Table of Contents

Handbook of Innovation in Public Services

Handbook of Innovation in Public Services

Elgar original reference

Edited by Stephen P. Osborne and Louise Brown

Leading researchers from across the globe review the state of the art in research on innovation in public services, providing an overview of key issues from a multi-disciplinary perspective. Topics explored include: context for innovation in public services and public service reform; managerial change challenges; ICT and e-government; and collaboration and networks. The theory is underpinned by seven wide-ranging case studies of innovation in practice.

Chapter 4: A services-influenced approach to public service innovation?

Stephen P. Osborne

Subjects: business and management, public management, economics and finance, services, innovation and technology, innovation policy, politics and public policy, public policy


As has been well documented elsewhere (for example, Mischra 1984), the late twentieth century neo-liberal revolution in approaches to the management of public services delivery included an inherent assumption in the supremacy of private sector business management methods over those traditionally found within public administration (often referred to in shorthand as the ‘New Public Management’, or NPM (Hood 1991)). In the UK, a key influence in this process was undoubtedly the New Right think-tanks of the 1980s, such as the Adam Smith Institute (for example, Pirie 1988). These bodies articulated the model of ‘competitive advantage’ (Porter 1985) as the central mechanism through which to drive improvement in public services delivery. This mechanism placed innovation at the heart of the effective workings of the market in order to achieve precisely such ‘competitive advantage’. The then Conservative UK government subsequently adopted a model of public services reform predicated upon the assumption that the introduction of competition and market disciplines to public services would lead to both greater economy and greater efficiency in public services delivery (Wistow et al. 1994). Drawing upon Porter’s theory of competitive advantage above, it was argued that the rigours of competition would require public service providers to innovate in order to maintain an advantage over their competitors – and that this process of innovation would thence lead to the improved efficiency and effectiveness in public services delivery.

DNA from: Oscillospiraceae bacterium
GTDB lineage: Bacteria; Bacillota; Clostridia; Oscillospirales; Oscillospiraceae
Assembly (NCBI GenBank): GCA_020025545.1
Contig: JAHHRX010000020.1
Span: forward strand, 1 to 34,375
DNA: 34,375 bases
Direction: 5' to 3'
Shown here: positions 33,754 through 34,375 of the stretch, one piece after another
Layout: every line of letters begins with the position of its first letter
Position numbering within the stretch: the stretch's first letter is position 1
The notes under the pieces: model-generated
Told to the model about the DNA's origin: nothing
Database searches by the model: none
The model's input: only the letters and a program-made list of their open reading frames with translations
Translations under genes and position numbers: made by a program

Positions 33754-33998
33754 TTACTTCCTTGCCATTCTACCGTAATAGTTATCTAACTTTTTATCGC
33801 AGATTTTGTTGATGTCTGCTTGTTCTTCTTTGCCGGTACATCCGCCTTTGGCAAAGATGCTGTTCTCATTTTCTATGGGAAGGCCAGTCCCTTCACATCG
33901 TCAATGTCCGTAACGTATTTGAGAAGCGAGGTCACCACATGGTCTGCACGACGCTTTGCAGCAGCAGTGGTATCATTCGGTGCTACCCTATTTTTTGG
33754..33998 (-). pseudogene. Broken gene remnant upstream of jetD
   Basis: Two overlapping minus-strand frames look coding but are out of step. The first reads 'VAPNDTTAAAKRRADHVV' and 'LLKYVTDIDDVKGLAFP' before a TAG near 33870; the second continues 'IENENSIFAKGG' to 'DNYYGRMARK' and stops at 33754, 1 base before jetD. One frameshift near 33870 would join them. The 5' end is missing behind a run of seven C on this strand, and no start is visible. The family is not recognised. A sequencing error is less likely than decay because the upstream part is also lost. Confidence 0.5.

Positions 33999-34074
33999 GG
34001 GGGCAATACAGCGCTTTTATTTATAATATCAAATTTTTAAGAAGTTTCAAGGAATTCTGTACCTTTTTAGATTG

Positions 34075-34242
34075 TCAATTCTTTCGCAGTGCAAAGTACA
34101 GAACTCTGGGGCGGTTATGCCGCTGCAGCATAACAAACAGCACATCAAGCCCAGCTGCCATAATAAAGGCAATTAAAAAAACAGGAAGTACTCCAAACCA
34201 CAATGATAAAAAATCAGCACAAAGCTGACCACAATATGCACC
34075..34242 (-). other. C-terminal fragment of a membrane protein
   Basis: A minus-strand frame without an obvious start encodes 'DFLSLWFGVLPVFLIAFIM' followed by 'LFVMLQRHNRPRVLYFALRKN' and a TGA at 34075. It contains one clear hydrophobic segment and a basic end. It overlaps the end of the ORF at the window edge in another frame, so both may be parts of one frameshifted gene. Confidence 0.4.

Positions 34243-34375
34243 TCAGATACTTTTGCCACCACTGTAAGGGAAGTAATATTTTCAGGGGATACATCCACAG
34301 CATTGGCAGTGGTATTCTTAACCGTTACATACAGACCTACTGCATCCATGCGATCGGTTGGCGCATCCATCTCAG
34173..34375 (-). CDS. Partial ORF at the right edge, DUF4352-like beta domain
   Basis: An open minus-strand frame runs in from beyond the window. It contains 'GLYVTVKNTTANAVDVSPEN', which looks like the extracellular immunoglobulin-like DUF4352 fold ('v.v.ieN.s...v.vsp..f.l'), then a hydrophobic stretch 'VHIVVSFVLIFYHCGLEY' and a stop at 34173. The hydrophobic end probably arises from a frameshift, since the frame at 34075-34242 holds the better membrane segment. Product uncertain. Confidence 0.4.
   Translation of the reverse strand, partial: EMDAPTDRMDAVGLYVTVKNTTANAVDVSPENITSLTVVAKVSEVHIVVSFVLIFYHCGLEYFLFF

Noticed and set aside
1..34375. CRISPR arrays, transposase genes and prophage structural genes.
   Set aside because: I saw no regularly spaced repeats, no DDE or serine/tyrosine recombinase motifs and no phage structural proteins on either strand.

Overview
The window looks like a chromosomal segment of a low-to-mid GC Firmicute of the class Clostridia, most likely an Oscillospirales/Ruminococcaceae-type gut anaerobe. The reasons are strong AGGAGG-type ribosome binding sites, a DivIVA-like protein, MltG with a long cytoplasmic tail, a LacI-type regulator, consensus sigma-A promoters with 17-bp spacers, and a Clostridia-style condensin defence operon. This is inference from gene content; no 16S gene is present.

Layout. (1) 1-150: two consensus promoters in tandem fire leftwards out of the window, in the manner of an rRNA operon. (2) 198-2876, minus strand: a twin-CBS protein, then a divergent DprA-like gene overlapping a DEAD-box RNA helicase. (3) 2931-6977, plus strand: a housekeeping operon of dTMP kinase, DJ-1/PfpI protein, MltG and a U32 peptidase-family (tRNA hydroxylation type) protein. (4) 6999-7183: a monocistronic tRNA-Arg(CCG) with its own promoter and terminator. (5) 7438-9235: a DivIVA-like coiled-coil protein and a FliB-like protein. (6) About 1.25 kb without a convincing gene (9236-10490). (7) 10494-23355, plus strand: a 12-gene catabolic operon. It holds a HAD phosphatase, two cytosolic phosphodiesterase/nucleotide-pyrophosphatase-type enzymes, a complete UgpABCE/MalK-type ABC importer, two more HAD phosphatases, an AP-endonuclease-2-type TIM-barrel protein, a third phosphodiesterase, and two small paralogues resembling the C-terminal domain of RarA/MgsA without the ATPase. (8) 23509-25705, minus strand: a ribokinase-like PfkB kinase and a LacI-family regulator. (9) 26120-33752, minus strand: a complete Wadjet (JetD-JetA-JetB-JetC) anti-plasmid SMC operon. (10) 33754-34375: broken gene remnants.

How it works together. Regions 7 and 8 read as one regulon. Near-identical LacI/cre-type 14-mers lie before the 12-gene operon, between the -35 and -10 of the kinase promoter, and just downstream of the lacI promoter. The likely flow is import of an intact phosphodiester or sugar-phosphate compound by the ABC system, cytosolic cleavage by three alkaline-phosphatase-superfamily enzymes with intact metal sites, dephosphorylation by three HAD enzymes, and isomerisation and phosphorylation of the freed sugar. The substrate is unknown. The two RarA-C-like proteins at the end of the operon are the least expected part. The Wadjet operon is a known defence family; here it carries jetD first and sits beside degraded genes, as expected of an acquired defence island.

You are not authenticated to view the full text of this chapter or article.

Elgaronline requires a subscription or purchase to access the full text of books or journals. Please login through your library system or with your personal username and password on the homepage.

Non-subscribers can freely search the site, view abstracts/ extracts and download selected front matter and introductory chapters for personal use.

Your library may not have purchased all subject areas. If you are authenticated and think you should have access to this title, please contact your librarian.

Further information